The public considers the condition of the Indonesian rule of law to be inferior. It has been 15 years since the reforms, but it turns out that the people do not think that law enforcement is on its track. The rule of law in Indonesia is also considered unable to provide a sense of justice and welfare for all people. “From a scale of 1-10, it turns out that the perception index of the rule of law in Indonesia only reaches 4.53 points. It is not encouraging because the results are less than half,” said Executive Director of the Indonesian Legal Roundtable Todung Mulya Lubis, Friday (31/5/2013), in Jakarta, when launching the 2012 Indonesian Law of Law Perception Index report.
The Indonesian Legal Roundtable surveyed 1,220 people across Indonesia to find out the public’s perception of Indonesia’s rule of law. This survey was supported by the Tahir Foundations, which also supported the implementation of the Yap Thiam Hien award, restrictions on cash transactions to prevent corruption, research at the University of Indonesia on social conflicts, and research on migrant workers policies.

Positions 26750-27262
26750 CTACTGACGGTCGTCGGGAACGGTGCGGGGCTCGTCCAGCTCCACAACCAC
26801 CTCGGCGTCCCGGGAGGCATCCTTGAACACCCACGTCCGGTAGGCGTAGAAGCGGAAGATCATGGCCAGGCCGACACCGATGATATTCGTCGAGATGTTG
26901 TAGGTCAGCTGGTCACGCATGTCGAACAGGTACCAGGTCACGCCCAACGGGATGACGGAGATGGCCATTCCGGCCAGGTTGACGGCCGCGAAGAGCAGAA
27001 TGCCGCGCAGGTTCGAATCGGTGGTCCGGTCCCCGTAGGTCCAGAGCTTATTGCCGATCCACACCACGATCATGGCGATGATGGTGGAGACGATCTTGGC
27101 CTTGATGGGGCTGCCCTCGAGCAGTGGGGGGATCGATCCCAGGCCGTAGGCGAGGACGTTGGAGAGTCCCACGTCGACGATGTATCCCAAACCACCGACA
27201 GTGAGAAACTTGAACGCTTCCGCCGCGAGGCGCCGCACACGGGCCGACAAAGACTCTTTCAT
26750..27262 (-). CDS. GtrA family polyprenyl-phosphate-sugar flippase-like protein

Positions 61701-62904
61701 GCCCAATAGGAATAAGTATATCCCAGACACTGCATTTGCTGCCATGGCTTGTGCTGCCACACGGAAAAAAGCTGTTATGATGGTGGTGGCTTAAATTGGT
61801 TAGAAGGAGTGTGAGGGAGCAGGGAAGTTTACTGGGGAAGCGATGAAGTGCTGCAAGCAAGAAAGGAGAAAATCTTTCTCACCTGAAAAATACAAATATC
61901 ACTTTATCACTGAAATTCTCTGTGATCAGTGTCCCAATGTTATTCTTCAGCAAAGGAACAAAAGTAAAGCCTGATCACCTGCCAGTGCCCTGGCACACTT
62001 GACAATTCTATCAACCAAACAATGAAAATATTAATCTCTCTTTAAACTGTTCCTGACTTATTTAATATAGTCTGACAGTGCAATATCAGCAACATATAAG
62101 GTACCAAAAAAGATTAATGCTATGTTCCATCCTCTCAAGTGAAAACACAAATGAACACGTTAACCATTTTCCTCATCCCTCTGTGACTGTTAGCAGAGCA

Todung added, in 15 years it can be said that the eradication of corruption has been slow. “Corruption in Indonesia in public perception is considered worse than in Singapore, Thailand, Malaysia, and even lost to Timor Leste,” he said. Member of the National Law Commission, M Fajrul Falaakh, admits that legal reform has not been very successful. “Supervision of judges, for example, only started in 2006. So, only in the last period there has been more consistent supervision of judges,” said Fajrul. From the survey, it is even known that the independence of the judiciary only achieved 4.72 points. “When the backbone of law enforcement institutions is fragile, you can imagine what a state of law would be like. In my opinion, from all these surveys, it is this independence point that must be addressed immediately,” he said.